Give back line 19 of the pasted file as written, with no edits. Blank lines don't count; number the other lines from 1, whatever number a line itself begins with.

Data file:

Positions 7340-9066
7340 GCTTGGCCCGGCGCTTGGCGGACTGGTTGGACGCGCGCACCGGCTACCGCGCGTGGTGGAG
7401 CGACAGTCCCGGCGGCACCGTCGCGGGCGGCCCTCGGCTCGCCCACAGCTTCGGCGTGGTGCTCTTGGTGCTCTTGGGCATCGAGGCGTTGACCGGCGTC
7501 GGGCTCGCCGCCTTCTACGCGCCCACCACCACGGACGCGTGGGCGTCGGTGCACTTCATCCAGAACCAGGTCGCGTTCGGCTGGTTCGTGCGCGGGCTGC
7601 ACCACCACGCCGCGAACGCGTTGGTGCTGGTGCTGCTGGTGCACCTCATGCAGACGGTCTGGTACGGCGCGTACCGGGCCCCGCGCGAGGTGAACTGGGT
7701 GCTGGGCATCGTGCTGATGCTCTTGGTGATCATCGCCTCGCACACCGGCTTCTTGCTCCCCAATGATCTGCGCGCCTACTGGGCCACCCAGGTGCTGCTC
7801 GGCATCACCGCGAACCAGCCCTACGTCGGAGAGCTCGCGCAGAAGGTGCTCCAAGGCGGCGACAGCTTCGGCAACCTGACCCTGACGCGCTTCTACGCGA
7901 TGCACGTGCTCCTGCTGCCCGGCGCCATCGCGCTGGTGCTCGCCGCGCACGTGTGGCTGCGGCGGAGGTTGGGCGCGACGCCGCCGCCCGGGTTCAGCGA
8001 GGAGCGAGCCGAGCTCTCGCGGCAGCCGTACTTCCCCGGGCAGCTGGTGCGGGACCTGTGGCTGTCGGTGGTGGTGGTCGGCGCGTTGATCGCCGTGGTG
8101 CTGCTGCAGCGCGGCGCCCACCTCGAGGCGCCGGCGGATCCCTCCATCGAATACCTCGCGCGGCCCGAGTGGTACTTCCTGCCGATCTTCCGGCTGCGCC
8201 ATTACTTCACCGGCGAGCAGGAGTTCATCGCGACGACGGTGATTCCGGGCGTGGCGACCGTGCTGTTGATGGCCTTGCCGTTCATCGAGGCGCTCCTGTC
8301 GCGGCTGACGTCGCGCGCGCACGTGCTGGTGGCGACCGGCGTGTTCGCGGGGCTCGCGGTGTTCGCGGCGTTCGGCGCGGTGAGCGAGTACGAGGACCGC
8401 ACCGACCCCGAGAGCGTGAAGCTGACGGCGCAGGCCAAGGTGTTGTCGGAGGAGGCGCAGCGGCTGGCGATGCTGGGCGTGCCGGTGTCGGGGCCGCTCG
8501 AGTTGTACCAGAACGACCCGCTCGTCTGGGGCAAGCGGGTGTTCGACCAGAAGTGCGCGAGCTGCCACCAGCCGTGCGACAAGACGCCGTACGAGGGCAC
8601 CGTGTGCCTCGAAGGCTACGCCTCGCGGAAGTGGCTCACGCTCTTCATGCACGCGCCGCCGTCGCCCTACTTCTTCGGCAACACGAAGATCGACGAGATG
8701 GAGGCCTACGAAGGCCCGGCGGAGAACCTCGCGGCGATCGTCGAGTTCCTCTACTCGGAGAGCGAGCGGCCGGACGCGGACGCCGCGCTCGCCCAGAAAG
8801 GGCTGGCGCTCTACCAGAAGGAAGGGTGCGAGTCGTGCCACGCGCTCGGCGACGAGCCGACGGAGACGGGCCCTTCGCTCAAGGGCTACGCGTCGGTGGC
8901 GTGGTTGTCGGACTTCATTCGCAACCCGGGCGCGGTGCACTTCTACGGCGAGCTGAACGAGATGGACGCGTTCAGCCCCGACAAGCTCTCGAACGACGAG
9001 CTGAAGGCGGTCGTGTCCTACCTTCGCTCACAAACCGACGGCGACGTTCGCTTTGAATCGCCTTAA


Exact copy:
9001 CTGAAGGCGGTCGTGTCCTACCTTCGCTCACAAACCGACGGCGACGTTCGCTTTGAATCGCCTTAA